The arbitrator entered his award on 17 December 2004, finding in favor of plaintiff with actual damages in the amount of $876,408.00. This amount was trebled to $2,629,224.00 based upon a finding that defendants' action constituted a violation of North Carolina's Unfair and Deceptive Trade Practices Act. Additional damages were assessed, raising the total award to $2,667,913.82.
    On 28 March 2005, defendants filed a motion to vacate, or in the alternative, modify or correct the arbitration award. Defendants argued that the entire award should be vacated because the arbitrator failed to make the award within the thirty days required by the AAA Rules. Defendant argued in the alternative that the award should be modified, because the arbitrator had no authority to make an award in excess of $1,000,000.00, and because defendants' actions did not constitute unfair and deceptive trade practices as a matter of law.
    On 28 July 2005, Judge Patti filed his “Order Confirming Partially Vacated, Modified, and Corrected Arbitration Award” in which he ruled that because plaintiff had only paid AAA a fee supporting an award up to $1,000,000.00, the arbitrator was not permitted to grant an award to plaintiff exceeding that amount. Judge Patti then reduced the award from $2,667,913.82 to $1,000,000.00, and confirmed the modified award. Judge Pattidenied defendants' request to vacate the award in toto, and ruled that though he agreed with defendants' argument concerning the applicability of the North Carolina Unfair and Deceptive Trade Practices Act to this case, he was without authority to disturb the arbitrator's ruling on that matter. From this order both plaintiff and defendants appeal.

Plaintiff's Appeal
    [1] In plaintiff's first argument, he contends that the trial court erred in modifying the award of the arbitrator. We agree.
    In its 20 July 2005 order, the trial court ruled that the arbitrator had “exceeded or imperfectly executed his powers and authority in awarding [plaintiff] an amount greater than $1,000,000.000 [sic], warranting vacatur, modification, and correction of the Arbitration Award.” The trial court based this ruling on its determination that the arbitrator had established a cap on the award of $1,000,000.00, based upon the AAA fees plaintiff had paid, then improperly exceeded this cap by awarding plaintiff $2,667,913.82. The trial court therefore concluded that the “Arbitration Award should be vacated, modified and corrected to provide that [plaintiff] may only collect from Arbitration Defendants, in the aggregate, the total principal sum of $1,000,000.00, plus interest thereon at the legal rate from the date of entry of this Order.” Though the trial court includes the word “vacated” in its order, it is clear to this Court that the trial court's reduction of the award from $2,667,913.82 to$1,000,000.00 constituted a modification or correction of the award, not vacatur.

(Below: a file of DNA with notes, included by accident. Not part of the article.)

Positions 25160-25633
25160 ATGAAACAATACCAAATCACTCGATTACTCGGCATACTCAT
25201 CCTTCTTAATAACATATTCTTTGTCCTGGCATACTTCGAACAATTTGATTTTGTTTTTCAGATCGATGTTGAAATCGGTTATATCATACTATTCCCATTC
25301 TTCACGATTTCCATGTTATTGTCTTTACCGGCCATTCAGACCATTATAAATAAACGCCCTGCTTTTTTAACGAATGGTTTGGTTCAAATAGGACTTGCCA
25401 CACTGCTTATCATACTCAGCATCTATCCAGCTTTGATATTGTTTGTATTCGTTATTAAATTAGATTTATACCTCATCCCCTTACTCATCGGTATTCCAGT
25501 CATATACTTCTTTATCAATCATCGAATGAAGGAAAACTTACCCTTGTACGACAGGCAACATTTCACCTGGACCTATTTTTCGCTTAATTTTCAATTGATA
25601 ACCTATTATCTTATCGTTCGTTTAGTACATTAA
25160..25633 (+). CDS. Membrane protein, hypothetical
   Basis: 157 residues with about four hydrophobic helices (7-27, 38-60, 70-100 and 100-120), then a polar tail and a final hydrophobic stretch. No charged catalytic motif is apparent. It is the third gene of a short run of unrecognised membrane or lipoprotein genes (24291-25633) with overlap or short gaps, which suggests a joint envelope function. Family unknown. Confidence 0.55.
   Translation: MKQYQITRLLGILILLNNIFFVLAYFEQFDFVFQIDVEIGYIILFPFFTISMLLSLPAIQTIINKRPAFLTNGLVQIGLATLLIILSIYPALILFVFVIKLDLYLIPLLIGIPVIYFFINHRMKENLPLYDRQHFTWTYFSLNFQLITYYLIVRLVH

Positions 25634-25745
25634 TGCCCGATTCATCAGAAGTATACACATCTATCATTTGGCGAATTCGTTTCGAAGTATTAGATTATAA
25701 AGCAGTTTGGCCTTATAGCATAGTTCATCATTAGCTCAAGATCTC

The trial court did not rule on whether the arbitration agreement in question is governed by the Federal Arbitration Act (FAA) or the North Carolina Uniform Arbitration Act (NCUAA), stating: “This Court need not resolve the parties' choice-of-law dispute because . . . . [the] disposition would be the same whether the FAA or the NCUAA controls.” We note that whether the FAA or the NCUAA controls is generally a question of fact which this Court should not decide for the first time on appeal. Eddings v. S. Orthopedic & Musculoskeletal Assocs., P.A., 147 N.C. App. 375, 385, 555 S.E.2d 649, 656 (2001), reversed, dissent adopted by, 356 N.C. 285, 569 S.E.2d 645 (2002) . The language of the relevant federal and state statutes are, however, very similar. Under either statute, the trial court may modify or correct an award only if: